Workforce Development

Transforming Workforce Education

The way we deliver workforce education and training isn’t working. That’s the takeaway from two recent studies commissioned by the Springdale Chamber.

The research sheds new light on the region’s talent crisis and calls for transforming the way we deliver workforce training and education. The studies state employers can’t find people with the skills they need, and that without redesigning our workforce pipeline, they will continue struggling to fill the skills gap.

The studies analyzed which occupations will be in high demand in the coming years. Researchers discovered middle skills careers are especially hard hit by the talent crisis. Middle skills careers include generally don’t require a four-year degree, but employees likely need training or certification beyond high school. Many jobs in these fields show demand for skilled workers but some emerged as high demand training opportunities.

Mechanics & repairs occupations
-Industrial maintenance mechanics
-Diesel technicians
-HVAC and refrigeration technicians
-Automotive technicians

Healthcare assistants
-Nurses
-CNAs
-Dental assistants
-Home health aides
-Medical technicians

Computer user support specialists
Electricians
Truck drivers
Wholesale sales representatives

The studies examined whether current workforce training programs are equipped to meet demand. They revealed training programs for some high-demand jobs, like diesel technicians, have low enrollment rates while others, such as nursing, lack the capacity to meet demand. So what needs to be done to correct this mismatch?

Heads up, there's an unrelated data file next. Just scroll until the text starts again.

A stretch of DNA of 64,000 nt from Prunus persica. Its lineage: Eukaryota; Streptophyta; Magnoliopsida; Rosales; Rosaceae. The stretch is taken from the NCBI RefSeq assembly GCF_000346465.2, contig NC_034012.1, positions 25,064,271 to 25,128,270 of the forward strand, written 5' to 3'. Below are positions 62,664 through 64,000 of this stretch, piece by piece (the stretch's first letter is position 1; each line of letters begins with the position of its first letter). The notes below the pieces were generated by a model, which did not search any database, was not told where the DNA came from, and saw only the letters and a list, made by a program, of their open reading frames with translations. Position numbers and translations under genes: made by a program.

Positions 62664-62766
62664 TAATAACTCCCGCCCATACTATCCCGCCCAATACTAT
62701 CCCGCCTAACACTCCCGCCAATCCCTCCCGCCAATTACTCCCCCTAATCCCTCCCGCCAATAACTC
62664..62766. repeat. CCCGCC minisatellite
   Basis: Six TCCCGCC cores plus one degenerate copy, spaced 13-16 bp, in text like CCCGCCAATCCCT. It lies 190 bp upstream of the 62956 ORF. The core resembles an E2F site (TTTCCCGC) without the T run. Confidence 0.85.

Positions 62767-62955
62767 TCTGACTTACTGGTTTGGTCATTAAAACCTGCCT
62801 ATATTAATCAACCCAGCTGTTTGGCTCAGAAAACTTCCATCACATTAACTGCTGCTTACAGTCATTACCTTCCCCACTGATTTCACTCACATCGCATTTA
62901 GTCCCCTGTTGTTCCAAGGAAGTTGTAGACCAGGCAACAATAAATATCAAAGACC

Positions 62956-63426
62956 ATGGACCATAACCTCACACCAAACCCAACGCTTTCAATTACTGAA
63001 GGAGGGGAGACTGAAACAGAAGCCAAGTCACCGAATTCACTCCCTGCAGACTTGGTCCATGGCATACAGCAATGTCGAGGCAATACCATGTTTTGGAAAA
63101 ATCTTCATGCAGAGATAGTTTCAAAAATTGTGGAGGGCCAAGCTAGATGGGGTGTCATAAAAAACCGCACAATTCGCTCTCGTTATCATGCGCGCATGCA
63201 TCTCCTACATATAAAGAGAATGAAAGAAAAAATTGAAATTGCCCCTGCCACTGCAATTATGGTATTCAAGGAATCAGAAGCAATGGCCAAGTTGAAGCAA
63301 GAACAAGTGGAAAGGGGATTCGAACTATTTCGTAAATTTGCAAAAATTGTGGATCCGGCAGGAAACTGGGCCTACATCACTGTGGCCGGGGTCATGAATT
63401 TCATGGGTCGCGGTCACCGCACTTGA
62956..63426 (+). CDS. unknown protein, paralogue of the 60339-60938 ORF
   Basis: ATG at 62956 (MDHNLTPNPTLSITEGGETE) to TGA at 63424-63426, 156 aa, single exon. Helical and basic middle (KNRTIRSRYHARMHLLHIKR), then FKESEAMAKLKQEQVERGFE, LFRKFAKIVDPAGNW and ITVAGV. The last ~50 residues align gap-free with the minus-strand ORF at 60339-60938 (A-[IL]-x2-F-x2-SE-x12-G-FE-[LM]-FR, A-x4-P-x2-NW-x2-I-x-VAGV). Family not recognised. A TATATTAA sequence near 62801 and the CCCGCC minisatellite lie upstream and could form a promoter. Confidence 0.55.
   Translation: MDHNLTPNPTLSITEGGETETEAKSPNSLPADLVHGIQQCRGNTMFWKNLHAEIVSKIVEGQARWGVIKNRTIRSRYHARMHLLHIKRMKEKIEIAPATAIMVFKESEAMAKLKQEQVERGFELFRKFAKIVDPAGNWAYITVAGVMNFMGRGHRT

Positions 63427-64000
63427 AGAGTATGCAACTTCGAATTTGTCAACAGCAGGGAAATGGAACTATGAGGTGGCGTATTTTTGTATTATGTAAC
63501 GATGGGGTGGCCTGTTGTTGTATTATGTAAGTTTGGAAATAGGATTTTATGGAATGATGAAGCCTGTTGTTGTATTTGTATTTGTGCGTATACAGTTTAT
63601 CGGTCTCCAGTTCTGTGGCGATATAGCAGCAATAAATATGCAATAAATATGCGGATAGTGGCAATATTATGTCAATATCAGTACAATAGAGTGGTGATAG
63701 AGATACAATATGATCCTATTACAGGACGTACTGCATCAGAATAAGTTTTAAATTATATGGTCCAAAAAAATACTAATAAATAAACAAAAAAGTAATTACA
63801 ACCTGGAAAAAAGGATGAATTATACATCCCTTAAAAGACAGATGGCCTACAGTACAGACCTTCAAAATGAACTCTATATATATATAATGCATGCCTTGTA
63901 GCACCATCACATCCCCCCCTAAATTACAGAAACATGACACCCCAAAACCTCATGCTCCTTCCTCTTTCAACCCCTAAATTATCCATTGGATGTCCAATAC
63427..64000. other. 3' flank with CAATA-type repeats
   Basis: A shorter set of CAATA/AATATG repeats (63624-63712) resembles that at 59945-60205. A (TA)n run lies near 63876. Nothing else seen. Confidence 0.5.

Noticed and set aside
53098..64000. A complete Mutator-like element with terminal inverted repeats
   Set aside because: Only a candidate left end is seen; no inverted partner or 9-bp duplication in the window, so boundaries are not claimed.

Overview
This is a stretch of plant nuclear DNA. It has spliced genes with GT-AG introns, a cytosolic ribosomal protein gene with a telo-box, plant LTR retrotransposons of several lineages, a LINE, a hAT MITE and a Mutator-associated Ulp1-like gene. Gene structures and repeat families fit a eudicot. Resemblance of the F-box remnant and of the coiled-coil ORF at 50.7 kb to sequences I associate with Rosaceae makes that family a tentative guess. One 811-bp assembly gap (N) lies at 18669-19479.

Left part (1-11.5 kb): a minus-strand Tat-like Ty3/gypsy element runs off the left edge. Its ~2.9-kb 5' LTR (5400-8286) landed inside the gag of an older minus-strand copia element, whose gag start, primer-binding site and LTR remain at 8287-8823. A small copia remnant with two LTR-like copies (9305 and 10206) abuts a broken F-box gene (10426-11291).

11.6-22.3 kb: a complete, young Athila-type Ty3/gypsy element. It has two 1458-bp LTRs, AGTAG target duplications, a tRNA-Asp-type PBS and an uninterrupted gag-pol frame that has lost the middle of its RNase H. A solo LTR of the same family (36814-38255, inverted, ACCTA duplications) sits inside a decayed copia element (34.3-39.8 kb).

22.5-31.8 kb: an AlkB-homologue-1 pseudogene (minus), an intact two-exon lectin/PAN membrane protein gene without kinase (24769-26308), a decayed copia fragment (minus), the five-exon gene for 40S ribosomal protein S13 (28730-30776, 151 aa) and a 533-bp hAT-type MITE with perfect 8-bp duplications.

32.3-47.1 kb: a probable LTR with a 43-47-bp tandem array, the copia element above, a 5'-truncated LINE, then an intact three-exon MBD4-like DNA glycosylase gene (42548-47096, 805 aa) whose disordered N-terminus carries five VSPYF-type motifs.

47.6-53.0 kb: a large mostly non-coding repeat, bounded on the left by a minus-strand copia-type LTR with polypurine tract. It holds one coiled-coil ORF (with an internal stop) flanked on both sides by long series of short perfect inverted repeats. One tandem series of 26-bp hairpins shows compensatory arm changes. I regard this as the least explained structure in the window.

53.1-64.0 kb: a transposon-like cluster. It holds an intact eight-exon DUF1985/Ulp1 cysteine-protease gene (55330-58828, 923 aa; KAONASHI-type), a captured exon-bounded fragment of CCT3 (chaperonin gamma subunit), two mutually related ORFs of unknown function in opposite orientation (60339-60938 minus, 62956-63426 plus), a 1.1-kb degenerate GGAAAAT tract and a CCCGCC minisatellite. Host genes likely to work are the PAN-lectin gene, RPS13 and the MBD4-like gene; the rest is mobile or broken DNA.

The studies’ authors call for re-imagining how workforce training is delivered and creating a cohesive pipeline that engages industry, K-12 education, post-secondary training providers, students and parents.

Researchers call on stakeholders to work with state legislators to increase funding to upskill existing workers. They also make the case for making improvements to Northwest Technical Institute (NWTI).

The recommendations include growing industry support to create a modern NWTI campus and programs that deliver world-class training while showcasing what a modern workplace looks like for middle skills careers. Researchers also advise assessing which programs should be added or expanded and which may need to be phased out.
Recommendations for K-12 schools include creating or expanding career and technical education programs in high demand fields. Programs should be expanded to reach middle, junior high and high school students and map clear career pathways. Stakeholders should also create more work experiences to expose students to skilled careers to generate greater student and parent engagement, attract more students to high demand fields and create more work-ready employees for businesses.
These recommendations will take time to implement, but by collaborating with all stakeholders we can grow our talent pipeline.